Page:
IMO net neutrality was never about equality of outcomes (there's probably not really any way to equalize performance short of socializing the Internet), but that seems to be a common misconception.

if i'm paying google to host my stuff, should i also be getting bills from comcast, time warner, cox, and every other isp on the planet?

No, Google "pays" those for you. It is included in the "standard" egress pricing.

Disclaimer: I work for Google but not in networking. This comment is just my best guess.

Google's network (especially w/ BBR[1]) is amazing and this makes the price point more approachable for other use cases (like running your own CDN[2]).

[1] https://cloudplatform.googleblog.com/2017/07/TCP-BBR-congest... [2] https://blog.edgemesh.com/deploy-a-global-private-cdn-on-you...

Not that I'm really surprised, but does that map imply that Google has its own trans-atlantic undersea cables? Is there some more info about that?

Numerous cables under the Atlantic, their network map is quite something.


Are they exclusive owner/builders of any of those? I know I've seen a number of cables which Google was a part investor/owner in, but sole ownership would be amazing.

A "cable" is actually comprised of many dedicated fibers, that could each one transfer some Tb/s and be leased for millions.

I doubt that anyone would keep ALL of them for themselves.

On the other hand, if anyone could use up an entire cable, it would be Google, and there are no particular financial reasons to try to diversity - they are big enough to self-insure any cable losses.

and each dedicated fiber can run multiple "colors" of light, so multiple customers can have their own segment of the traffic fully isolated from each other.

Google spun up a trans-pacific cable last year[0].

"The new cable will become the sixth submarine cable that Google has a stake in (the others are Unity, SJC, FASTER, MONET and Tannat)."

So it looks like Google isn't the sole owner, but they do partner with others to do these.

[0] https://techcrunch.com/2016/10/12/google-and-facebook-are-bu...

There's quite a few multinationals that have underseas cables as part of their network infrastructure (think finance). It's sometimes worth the expense just to lay cable then tunnel through the public internet for peace of mind. On a smaller scale there are plenty of people running long distance microwave networks and paying for direct fiber links that are outside the public internet.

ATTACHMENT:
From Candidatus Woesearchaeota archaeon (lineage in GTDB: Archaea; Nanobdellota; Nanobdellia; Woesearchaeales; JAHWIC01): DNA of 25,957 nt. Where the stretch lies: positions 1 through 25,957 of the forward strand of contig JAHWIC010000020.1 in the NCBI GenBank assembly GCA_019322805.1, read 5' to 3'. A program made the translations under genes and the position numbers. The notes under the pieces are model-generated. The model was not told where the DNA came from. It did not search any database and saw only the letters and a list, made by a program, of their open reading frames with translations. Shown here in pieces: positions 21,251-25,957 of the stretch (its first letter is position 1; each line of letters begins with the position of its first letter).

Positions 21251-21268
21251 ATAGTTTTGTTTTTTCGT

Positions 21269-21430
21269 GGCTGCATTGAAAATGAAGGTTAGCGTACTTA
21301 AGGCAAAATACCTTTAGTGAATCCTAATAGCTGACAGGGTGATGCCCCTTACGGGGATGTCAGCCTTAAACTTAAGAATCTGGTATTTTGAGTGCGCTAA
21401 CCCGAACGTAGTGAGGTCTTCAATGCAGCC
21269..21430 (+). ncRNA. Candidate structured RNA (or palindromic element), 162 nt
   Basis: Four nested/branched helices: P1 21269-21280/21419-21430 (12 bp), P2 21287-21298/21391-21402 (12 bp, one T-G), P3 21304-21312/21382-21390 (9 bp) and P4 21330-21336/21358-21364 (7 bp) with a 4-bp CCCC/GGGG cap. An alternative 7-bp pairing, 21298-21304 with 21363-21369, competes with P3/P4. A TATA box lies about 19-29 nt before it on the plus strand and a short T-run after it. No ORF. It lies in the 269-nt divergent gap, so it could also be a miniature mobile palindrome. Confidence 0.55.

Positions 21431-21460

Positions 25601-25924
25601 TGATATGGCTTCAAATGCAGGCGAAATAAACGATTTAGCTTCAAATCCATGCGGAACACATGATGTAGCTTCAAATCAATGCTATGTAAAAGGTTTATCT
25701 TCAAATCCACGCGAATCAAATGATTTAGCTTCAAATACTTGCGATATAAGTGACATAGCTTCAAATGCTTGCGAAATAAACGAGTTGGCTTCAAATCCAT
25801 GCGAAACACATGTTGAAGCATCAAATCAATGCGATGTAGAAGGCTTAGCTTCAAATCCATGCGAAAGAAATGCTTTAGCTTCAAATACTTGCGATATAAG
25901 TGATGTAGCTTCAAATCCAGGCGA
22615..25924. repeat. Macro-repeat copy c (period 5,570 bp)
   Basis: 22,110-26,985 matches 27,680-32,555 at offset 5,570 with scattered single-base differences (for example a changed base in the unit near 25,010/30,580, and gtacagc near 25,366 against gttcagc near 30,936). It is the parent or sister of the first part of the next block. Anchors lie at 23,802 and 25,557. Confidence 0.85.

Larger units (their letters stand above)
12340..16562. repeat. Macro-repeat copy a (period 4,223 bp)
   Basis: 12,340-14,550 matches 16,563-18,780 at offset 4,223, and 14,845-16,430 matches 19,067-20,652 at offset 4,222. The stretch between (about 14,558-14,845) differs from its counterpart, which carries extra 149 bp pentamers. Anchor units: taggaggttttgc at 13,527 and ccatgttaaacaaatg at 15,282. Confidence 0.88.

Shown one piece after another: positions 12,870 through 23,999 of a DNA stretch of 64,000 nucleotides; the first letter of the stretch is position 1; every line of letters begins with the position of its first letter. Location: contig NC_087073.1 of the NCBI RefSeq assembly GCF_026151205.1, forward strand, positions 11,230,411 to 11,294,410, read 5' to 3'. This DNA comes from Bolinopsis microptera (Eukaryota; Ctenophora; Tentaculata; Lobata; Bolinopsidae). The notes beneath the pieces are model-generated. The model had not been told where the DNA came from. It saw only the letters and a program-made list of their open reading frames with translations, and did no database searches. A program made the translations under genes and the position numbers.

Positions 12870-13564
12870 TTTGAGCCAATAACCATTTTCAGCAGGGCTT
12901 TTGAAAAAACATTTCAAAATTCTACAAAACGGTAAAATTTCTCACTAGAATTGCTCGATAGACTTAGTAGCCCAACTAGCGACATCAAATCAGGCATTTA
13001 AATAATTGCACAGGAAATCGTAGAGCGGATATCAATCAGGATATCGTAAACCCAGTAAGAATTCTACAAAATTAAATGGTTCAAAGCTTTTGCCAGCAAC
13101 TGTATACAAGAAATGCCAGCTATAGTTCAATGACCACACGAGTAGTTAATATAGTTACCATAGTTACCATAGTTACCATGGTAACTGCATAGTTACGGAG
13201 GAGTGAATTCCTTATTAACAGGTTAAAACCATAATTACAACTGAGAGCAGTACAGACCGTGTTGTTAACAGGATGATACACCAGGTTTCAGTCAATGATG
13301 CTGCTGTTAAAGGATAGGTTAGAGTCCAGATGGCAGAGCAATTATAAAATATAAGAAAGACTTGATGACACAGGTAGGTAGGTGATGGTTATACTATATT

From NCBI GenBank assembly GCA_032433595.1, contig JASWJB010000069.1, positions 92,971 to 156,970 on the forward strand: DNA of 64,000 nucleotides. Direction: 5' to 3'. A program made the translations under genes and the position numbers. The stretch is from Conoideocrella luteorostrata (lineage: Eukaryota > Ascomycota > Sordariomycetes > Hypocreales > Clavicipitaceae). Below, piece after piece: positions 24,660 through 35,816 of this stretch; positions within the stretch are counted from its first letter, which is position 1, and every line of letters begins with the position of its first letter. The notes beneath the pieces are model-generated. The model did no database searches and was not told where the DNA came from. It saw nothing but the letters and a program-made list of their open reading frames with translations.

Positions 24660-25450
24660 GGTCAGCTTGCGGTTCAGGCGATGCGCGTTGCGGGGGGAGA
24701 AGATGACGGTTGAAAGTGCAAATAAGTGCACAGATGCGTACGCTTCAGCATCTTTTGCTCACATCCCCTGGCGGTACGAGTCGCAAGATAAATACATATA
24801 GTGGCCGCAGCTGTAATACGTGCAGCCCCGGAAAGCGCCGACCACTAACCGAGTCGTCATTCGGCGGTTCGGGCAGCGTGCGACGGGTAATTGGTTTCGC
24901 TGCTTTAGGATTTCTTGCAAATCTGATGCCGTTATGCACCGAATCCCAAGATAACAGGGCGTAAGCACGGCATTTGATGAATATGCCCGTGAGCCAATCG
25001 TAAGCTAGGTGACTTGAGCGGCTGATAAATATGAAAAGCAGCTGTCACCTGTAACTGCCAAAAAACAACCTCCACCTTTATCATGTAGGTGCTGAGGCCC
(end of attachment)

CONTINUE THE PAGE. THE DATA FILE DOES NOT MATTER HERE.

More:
Great idea, but it's still way too expensive. I pay between $0.01/GB (the fancy CDN stuff) to ($0.0024/GB) from an IP transit provider for Neocities. That's market rate. I would have given them a pass at $0.02-$0.03, but not for $0.085.

If you pay this "public internet" rate, you're paying essentially 2007 transit prices. I hope you don't need to ship a lot of traffic. I hope you don't need to compete with someone that's paying market rate.

I would love to use GCS for our infrastructure, but with rates like this, it's hard to imagine us ever switching.

> There are at least three independent paths (N+2 redundancy) between any two locations on the Google network, helping ensure that traffic continues to flow between these two locations even in the event of a disruption. As a result, with Premium Tier, your traffic is unaffected by a single fiber cut. In many situations, traffic can flow to and from your application without interruption even with two simultaneous fiber cuts.

What does this mean? N+2 redundancy should mean, that even if both go down, then service will not be affected at all, no?

N+2 usually means one redundancy for normal operations (deploys, maintenance) and one for disruptions. If the disruption happens while there is an ongoing maintenance, you'll be resilient for one event only.

I think "unaffected" means "even with a single fiber cut, the connection still have sufficient redundancy".

With N+1 redundancy, if there's a fiber cut, I won't call the remaining connection "unaffected", since it's no longer fail-safe.

Two fiber cuts in a N+2 network could overload the last remaining path, resulting in some impact on service.

I think this would (or should) be called N+1.

Edit: but you're right, this might be what they mean.

The most interesting thing to me here is that they can actually deliver a cheaper service by going over the public internet. I would think their private net would be cheaper because they don't have to pay for transit.

I guess transit is still cheaper than maintaining ones own lines...

Seems like a shaky inference? Hypothetically, two tiers could have the same cost to provide, but have different profit margins. Market segmentation tends to be more about value to the customers and what they're willing to pay.

This is a very valid observation and I hadn't thought of that. You're very right.

Kind of amazing to watch this slow process of the content companies discover that running a global internetwork is actually difficult and expensive..

Do you really think Google didn't study it before building their network? You think they hired Vint Cerf to cook omelettes at the cafeteria, or something?

There was a leak saying that Google had no internal cost accounting until ~2011, although most of the network has probably been built after that point.